Spanish shoe exports grew last year by 12.3 percent in volume to 124.6 million pairs. Reaching the highest level in 10 years, they rose in value by 8.6 percent, breaking the €2 billion barrier at €2,007.3 million. The average price per pair declined by 3.31 percent to €16.11 as sales of canvas shoes and other types of footwear grew more strongly than those of leather shoes, which still represented 61.5 percent of the total export value.

A wider coverage of the international market helped Spanish companies to improve their overall performance abroad, offsetting the lower demand from their domestic demand. Their exports outside the European Union grew by 30 percent in volume and by 21 percent in value.

In particular, China became the 11th largest foreign destination for Spanish shoes with a jump in exports of 61 percent in pairs and 82 percent in value. With sales of 690,713 pairs worth €32.07 million in the country, the average price of €46.43 was the highest on the list compiled by Fice, the Spanish shoe industry association.

Sales to Japan were still a little higher in value and double as high in volume, and they went up by 29 percent in value and by 38 percent in volume in spite of the natural and nuclear disaster that hit the country one year ago.

The U.S. remained the largest destination outside the EU, with sales increases of 16.4 percent in volume and 11.5 percent in value. Sales in Canada grew at even higher rates of 30 and 18 percent, respectively.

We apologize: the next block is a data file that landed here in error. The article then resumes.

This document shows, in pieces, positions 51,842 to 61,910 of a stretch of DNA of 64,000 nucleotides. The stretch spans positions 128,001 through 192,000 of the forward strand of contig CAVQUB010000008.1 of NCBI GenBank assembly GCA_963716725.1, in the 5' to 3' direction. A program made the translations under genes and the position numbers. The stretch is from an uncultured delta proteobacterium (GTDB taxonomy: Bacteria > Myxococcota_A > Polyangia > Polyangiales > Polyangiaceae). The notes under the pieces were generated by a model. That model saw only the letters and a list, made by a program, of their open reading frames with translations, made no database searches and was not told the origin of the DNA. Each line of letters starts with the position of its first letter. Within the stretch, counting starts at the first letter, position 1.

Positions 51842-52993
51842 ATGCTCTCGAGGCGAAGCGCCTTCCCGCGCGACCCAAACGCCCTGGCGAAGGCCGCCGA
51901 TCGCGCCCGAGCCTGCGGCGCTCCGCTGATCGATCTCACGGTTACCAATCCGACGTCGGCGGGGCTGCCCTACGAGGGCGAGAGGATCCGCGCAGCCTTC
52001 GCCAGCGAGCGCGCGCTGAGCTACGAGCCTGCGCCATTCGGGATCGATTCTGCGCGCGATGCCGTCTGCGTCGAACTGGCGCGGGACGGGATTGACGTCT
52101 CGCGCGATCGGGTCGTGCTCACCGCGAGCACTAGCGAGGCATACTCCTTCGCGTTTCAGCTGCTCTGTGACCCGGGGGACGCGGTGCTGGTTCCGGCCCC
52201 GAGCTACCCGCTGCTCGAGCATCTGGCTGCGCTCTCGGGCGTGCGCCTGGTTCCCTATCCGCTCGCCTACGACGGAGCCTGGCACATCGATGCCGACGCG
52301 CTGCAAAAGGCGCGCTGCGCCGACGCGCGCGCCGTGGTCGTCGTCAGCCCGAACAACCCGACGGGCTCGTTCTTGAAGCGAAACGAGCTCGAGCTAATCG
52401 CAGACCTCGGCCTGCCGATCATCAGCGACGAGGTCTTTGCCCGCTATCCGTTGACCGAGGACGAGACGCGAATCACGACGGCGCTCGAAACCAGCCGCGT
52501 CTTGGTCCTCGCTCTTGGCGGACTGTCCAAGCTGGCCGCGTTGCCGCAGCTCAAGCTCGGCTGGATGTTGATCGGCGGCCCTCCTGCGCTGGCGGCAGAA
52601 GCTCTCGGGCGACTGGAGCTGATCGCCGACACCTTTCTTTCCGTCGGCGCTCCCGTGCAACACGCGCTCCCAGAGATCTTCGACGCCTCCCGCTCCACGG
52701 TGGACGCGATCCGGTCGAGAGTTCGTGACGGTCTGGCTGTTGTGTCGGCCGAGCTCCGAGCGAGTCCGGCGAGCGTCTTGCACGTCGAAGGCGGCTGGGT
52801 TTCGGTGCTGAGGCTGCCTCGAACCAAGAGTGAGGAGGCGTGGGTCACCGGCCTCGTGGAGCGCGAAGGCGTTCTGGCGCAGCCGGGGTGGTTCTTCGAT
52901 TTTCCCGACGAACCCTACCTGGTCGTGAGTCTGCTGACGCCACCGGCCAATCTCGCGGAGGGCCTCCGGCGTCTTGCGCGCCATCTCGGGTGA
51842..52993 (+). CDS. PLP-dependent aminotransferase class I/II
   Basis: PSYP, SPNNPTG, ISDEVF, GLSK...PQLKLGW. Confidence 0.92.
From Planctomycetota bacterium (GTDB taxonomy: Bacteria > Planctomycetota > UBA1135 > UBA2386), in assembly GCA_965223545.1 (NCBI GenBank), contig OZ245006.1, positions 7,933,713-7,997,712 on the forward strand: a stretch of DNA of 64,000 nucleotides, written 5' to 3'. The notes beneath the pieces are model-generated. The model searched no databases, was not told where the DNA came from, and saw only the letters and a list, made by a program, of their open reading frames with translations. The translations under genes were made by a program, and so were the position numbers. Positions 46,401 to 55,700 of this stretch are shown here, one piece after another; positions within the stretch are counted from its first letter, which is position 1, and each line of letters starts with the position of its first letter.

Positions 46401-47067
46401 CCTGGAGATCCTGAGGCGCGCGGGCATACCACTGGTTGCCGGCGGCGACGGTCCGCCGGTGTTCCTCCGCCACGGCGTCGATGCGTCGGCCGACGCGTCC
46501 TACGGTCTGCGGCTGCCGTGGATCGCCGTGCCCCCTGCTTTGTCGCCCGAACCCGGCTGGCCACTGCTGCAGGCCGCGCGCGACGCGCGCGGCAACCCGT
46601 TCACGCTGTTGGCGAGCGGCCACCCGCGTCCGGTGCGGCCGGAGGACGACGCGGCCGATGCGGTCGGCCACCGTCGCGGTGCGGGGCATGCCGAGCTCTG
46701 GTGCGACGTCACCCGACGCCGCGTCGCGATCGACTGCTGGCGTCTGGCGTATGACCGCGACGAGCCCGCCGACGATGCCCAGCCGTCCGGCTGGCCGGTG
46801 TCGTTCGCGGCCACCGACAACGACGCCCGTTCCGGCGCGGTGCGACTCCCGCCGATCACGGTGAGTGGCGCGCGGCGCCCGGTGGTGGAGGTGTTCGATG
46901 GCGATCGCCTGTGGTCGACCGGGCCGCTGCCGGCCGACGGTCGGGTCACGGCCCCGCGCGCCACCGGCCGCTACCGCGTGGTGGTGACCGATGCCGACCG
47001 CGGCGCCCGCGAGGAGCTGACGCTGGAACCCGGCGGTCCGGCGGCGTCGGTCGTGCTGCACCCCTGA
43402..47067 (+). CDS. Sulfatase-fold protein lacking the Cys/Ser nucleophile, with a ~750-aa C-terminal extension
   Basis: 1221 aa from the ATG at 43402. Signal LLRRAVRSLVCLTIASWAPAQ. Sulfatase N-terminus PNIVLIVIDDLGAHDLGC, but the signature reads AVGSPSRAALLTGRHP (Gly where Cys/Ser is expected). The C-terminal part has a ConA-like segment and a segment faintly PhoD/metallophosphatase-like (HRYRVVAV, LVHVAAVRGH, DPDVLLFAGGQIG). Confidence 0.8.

In Eastern Europe, Spanish shoes recorded generally higher increases in value than in volume, rising by 21.2 percent in Poland, 13 percent in Romania, 32 percent in Hungary, 27 percent in the Czech Republic and 55 percent in Bulgaria. Sales in Russia went up by 39 percent in volume and 27 percent in value, reaching a level of €27.6 million.

Fice pointed to significant increases in volume in other emerging markets such as Mexico (+18%), Turkey (+31%), the United Arab Emirates (+15%), South Korea (+30%), Ukraine (+60%) and Brazil (+65%). Inside the EU, Spain's exports of footwear increased in value by 6.2 percent in France, by 11 percent in Italy, by 2.6 percent in Germany and by 6.4 percent in the U.K., but sales to Portugal fell by 3.8 percent. France, Italy and Germany continued to lead the national ranking.

Spain managed to reduce its trade deficit in the sector as its footwear imports declined by 2.9 percent in volume to 374 million pairs and grew in value by only 5.3 percent to €2,238 million. Portugal overtook Vietnam as the second-largest source in terms of volume, with a jump in imports of 333.4 percent (sic) to 27.7 million pairs accompanied by a rise in value of 126.3 percent to €235.7 million.

China remained the biggest source, accounting for 69 percent of the total volume imported into Spain, but imports from that country declined by 7.4 percent in volume and by 0.8 percent in value, reaching 257.3 million pairs worth €839.3 million. Imports from Vietnam went down by 13.2 percent in volume and by 8.2 percent in value, but imports from Indonesia grew by 8.1 percent in both volume and value.

Spain also imported less footwear from Italy, India and Brazil. Imports of Italian shoes declined by 10.5 percent to 7.6 million pairs and by 4.6 percent to €191.6 million. Imports from India were off by 9.4 percent in volume and by 5.1 percent in value. Imports from Brazil went down by 36.9 percent in volume and by 36.1 percent in value.